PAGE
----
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Toyota chief apologizes in Beijing

Holding a news conference in the world's largest car market, Akio Toyoda says safety problems stemmed from a company that was expanding too fast.

March 01, 2010|By David Pierson | Los Angeles Times Staff Writer

Reporting from Beijing — Apologizing several times and bowing twice, Toyota President Akio Toyoda spoke directly to the world's largest automotive market in a press conference here Monday to assuage fears about the safety of his company's vehicles.

"The global recall has caused a lot of worries and confusion among Chinese consumers. We want to apologize sincerely," Toyoda said before bowing in front of hundreds of Chinese journalists.

Flanked by seated Toyota executives, Toyoda stood stoically and read a prepared statement explaining that he rushed to Beijing as quickly as possible after his visit to the United States, where he spoke at a congressional hearing.

In remarks similar to those delivered in Washington, Toyoda told the Chinese media that Toyota's safety problems stemmed from a company that was expanding too fast and was now doing all it could to remedy its problems.

"Toyota thinks when something like this happens it's very important for automotive manufacturers not to hide anything and put the customers' safety first," Toyoda said.

This conflicts with the findings of the House Oversight and Government Reform Committee, which said last week that Toyota deliberately withheld evidence in lawsuits related to safety issues.

About 8.5 million Toyota vehicles have been recalled worldwide and dozens of deaths have been blamed on problems with the company's cars. According to complaints filed with the National Highway Traffic Safety Administration, at least 56 people have died in traffic accidents in the U.S. in which sudden unintended acceleration of Toyota vehicles has been alleged.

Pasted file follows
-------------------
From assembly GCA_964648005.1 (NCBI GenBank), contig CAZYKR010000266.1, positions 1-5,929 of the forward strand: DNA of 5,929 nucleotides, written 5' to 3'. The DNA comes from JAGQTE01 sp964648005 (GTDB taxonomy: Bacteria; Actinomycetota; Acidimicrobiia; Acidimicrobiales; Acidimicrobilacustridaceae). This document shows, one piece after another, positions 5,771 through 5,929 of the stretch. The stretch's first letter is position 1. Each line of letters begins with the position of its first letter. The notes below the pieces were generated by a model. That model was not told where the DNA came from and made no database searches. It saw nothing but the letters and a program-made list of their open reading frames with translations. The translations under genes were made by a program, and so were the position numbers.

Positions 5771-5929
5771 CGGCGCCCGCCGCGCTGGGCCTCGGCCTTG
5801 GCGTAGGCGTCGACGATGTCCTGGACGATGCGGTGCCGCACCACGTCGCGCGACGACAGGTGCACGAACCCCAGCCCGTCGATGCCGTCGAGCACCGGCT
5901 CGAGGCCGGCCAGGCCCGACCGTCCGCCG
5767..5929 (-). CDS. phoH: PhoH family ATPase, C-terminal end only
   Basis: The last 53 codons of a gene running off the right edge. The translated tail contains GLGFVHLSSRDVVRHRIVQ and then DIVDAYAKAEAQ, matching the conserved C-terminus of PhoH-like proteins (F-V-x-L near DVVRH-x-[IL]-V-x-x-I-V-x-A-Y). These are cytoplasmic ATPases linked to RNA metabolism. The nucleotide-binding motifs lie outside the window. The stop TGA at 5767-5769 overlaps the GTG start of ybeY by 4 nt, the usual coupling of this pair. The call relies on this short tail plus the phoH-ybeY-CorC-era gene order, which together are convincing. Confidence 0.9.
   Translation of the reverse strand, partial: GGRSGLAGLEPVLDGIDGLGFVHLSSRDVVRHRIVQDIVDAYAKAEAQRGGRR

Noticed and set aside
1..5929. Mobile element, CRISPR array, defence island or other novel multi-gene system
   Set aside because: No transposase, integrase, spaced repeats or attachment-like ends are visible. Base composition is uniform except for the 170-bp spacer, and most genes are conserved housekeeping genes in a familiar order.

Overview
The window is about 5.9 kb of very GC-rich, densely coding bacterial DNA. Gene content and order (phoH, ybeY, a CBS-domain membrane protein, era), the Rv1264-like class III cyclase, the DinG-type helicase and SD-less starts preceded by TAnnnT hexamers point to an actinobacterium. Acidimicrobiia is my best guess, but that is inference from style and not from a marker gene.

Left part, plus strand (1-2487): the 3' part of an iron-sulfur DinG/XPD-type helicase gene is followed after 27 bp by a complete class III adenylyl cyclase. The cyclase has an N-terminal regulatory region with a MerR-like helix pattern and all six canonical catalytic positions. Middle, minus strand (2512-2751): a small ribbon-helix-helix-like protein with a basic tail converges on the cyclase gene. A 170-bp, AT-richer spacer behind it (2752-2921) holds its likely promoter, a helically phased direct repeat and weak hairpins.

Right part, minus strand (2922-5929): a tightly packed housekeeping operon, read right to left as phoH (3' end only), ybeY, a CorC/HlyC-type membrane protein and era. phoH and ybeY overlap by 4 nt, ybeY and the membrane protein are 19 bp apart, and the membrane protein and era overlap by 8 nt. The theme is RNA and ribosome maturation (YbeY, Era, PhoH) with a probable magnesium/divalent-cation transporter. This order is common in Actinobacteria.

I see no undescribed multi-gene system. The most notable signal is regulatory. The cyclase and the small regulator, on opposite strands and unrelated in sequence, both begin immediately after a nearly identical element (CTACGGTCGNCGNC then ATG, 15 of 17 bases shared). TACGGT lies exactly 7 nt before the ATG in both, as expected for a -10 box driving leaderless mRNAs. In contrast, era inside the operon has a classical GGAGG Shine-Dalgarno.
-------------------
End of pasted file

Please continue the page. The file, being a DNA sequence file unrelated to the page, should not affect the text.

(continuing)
China represents only a small fraction of the cars that have been recalled worldwide, with 75,552 RAV4 sport utility vehicles taken in late last January because of malfunctioning gas pedals. But China remains a critical market for Toyota, which must overcome its safety crisis and find new paths for growth beyond mature markets such as the U.S. and Japan, analysts say.

"He needed to go straight to the Chinese people and control the damage," said Jia Xinguang, an independent auto analyst based in Beijing. "Chinese media and consumers are paying a lot of attention to the recalls."

Toyoda said the recalls in China were not as expansive as those in the U.S. because problems here were restricted to gas pedals made by CTS Corp. The Indiana company supplied accelerators for the Chinese RAV4s.

Floor mats were not an issue as they were in North America because Chinese models were not outfitted with thick, plastic mats, Toyoda said.

"Different countries have different roads, so we need to make different cars for them," Toyoda said. "Just like the dish 'ma po' tofu [a famous Asian dish]. Although it's the same dish, it tastes different in every country. But all of our cars are made following the same quality control standards."

Toyoda also outlined plans for a global quality control committee that he would chair. The goal was to quickly assess reports from customers and deliver the information to inspection and research and development departments, he said.

Toward the end of the event, Toyoda was asked by a reporter at the China Youth Daily if he believed the U.S. congressional scrutiny was conspiratorial.

"We have 20 million customers in the U.S. and hire about 200,000 people," Toyoda responded. "To attend the hearing and talk to them face to face, I'm very thankful I was given such an opportunity."

Toyota's passenger vehicles have the second-largest market share of any auto brand in China at 7.5%, though that's nearly half the total of market leader Volkswagen, according to J.D. Power and Associates.

Vehicle sales in China grew nearly 50% last year, toppling the U.S. as the largest auto market with 13.6 million vehicles sold.

But sales have been sluggish for the Japanese giant, which has been focusing on larger cars at a time when the Chinese market has been favoring economical, fuel-efficient cars. Toyota's passenger car sales numbers grew by 14% last year. By comparison, Hyundai grew by 87%, Nissan increased 46% and Buick expanded 59%.

Despite this, Toyoda said he expects the company to reach its sales target of 800,000 vehicles, an increase of 150,000 from 2009.

"With the auto market growing so fast, we hope to top that sales figure this year," he said.

david.pierson@latimes.com

Tommy Yang in the Times' Beijing bureau contributed to this report.

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